Fifty people were killed in fierce fighting when Muslims attacked Christian villagers in Indonesia's Moluccas islands earlier this week, police have confirmed.
The attack happened on Tuesday in the village of Kairatu, 50km (31 miles) north-east of Ambon, the main city in the Moluccas.
A police spokesman denied accusations by a local lawyer that Christians in the area were killed because they refused to convert to Islam.
Indonesia has declared a civil emergency
The deaths have shattered a period of relative calm in the spice islands, where thousands of people have been killed in almost two years of religious violence.
"It started from an attack from the white group on the reds in the village," said National police spokesman Brigadier-General Saleh Saaf, using the local terms for the two religious enemies.
But the deaths were on both sides, he said.
"It is not true that the victims were people who did not want to convert to another religion," he said.
Semmy Waileruny, a Christian community leader and lawyer in the Moluccas, said Muslim groups had attacked several villages in recent days and were forcing Christians to convert and killing those who refused.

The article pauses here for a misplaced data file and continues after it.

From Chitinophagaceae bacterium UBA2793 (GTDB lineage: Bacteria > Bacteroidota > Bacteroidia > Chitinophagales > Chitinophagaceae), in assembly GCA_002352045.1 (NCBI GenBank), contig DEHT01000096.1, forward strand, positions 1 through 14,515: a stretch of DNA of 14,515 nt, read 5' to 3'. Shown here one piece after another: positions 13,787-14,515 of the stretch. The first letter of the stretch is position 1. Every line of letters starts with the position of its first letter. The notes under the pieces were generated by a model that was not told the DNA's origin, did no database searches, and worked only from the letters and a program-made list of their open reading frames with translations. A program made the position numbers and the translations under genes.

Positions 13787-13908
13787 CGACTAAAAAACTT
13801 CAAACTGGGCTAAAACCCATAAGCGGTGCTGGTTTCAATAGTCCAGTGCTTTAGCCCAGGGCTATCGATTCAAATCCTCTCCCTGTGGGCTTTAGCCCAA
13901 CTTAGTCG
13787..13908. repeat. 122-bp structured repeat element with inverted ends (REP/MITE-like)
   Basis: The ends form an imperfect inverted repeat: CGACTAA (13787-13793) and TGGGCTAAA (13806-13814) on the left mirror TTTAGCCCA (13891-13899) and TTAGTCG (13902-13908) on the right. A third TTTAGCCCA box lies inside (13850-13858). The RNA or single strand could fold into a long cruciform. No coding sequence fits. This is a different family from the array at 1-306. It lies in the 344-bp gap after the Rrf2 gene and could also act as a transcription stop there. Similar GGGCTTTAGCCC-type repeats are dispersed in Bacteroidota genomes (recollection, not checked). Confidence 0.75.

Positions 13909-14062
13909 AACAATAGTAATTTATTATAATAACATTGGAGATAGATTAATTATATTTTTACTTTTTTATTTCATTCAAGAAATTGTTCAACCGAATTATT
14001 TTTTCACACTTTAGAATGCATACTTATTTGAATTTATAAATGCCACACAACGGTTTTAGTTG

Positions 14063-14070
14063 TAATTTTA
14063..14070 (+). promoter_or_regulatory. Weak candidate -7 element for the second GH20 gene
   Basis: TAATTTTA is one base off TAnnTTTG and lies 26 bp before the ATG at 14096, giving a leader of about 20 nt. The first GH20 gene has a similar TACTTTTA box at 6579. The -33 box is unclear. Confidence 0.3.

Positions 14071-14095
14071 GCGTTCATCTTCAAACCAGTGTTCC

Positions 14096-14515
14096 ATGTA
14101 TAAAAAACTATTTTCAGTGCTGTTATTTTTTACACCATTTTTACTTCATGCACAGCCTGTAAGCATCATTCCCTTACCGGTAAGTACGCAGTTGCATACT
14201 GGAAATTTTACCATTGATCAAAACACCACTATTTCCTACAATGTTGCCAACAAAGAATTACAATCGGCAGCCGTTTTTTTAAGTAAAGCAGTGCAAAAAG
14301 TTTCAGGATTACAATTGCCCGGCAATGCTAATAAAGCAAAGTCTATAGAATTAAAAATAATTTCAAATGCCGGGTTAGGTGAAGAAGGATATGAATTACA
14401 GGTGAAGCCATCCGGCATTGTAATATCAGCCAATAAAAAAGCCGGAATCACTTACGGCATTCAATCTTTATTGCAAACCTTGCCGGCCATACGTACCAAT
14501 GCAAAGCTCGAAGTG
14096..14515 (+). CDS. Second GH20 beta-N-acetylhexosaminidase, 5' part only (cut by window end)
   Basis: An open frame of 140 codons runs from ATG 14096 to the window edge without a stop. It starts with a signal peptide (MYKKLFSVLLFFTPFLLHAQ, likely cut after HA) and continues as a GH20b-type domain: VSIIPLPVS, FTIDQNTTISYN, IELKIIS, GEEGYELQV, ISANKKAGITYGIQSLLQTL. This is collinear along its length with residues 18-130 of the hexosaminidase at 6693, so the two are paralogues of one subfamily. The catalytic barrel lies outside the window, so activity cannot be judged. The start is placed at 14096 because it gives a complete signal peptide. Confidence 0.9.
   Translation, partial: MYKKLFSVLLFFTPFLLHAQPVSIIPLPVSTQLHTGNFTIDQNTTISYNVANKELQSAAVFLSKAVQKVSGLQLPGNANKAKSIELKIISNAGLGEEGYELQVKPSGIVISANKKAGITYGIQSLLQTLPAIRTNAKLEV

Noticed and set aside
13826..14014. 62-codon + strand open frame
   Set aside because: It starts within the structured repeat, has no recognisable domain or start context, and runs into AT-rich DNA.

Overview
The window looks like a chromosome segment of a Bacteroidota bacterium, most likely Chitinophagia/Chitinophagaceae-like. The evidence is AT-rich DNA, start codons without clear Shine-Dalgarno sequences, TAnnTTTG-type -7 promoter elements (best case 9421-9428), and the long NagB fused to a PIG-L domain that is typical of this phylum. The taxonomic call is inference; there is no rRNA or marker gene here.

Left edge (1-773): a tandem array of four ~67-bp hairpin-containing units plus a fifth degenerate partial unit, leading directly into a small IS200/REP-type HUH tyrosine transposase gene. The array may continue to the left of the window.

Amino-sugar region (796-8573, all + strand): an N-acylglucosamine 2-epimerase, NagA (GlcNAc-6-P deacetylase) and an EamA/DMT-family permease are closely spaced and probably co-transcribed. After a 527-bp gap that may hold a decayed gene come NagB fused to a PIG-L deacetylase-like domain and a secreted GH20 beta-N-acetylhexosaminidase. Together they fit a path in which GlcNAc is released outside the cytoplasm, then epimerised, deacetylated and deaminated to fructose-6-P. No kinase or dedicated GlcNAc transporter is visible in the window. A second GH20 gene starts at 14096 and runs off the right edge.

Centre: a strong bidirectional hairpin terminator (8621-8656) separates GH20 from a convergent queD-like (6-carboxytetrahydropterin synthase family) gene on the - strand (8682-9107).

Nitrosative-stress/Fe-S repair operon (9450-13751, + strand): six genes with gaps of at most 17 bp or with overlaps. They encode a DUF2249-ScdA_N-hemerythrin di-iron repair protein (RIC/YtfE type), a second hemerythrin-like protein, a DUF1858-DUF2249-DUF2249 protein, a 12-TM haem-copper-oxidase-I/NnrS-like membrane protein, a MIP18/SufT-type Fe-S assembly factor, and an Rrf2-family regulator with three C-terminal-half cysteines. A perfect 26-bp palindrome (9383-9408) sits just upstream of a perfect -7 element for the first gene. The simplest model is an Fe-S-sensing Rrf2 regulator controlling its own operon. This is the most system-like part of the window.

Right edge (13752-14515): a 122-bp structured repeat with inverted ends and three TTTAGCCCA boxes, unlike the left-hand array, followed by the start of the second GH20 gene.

One policeman in Ambon, 2,300km (1,400 miles) east of the Indonesian capital, Jakarta, said there were regular reports that both sides were attempting to force conversion to Islam or Christianity.
Despite declaring a state of civil emergency, Indonesian President Abdurrahman Wahid has been unable to end the killings in the Moluccas, once a popular tourist destination.
The government said in October that it might lift the civil emergency - which is one step below martial law and allows security forces to search houses, detain suspects and impose a curfew. However it has made no move to do so.
The population of the Moluccas is almost equally divided between Christians and Muslims.
Since the conflict began, tens of thousands of people have fled the Moluccas for other parts of Indonesia, which is mainly Muslim. Many are living in squalid refugee camps.
On Tuesday the European Union said it was "deeply concerned" by violence in several Indonesia provinces, including Aceh, the Moluccas and Irian Jaya. It called on the Indonesian Government to use diplomacy rather than force.
"The European Union has spoken out on a number of occasions in favour of a strong, united, democratic Indonesia [and] fully supports the country's territorial integrity," the French EU presidency said in a statement.